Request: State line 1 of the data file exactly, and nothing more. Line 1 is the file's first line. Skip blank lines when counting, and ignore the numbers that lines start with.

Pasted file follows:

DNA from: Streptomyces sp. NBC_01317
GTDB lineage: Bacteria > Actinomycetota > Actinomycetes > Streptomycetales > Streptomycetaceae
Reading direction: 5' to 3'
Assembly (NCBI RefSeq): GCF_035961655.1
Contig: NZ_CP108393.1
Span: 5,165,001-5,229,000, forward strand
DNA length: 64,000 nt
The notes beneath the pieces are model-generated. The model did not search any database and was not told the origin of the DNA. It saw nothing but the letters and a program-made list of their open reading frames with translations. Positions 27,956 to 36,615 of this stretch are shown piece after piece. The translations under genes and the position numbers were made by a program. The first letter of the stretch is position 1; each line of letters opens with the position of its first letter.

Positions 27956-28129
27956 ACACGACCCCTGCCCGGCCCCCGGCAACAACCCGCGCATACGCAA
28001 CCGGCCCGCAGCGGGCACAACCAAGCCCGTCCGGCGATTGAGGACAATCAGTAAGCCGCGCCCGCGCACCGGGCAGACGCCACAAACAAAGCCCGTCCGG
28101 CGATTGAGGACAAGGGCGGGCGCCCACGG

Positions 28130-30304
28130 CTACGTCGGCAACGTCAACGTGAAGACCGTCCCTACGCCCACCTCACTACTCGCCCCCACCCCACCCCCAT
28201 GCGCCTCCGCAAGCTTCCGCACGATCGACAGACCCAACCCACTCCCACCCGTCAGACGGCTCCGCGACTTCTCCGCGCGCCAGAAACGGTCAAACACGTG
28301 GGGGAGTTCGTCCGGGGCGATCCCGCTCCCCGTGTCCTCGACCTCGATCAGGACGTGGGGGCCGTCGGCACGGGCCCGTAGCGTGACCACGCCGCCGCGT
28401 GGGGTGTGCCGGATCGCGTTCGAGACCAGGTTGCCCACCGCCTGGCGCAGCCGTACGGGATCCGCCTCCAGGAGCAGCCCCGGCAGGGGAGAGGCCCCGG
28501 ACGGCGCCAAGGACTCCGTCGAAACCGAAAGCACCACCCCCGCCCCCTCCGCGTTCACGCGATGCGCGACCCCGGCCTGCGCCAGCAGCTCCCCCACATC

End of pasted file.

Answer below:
DNA from: Streptomyces sp. NBC_01317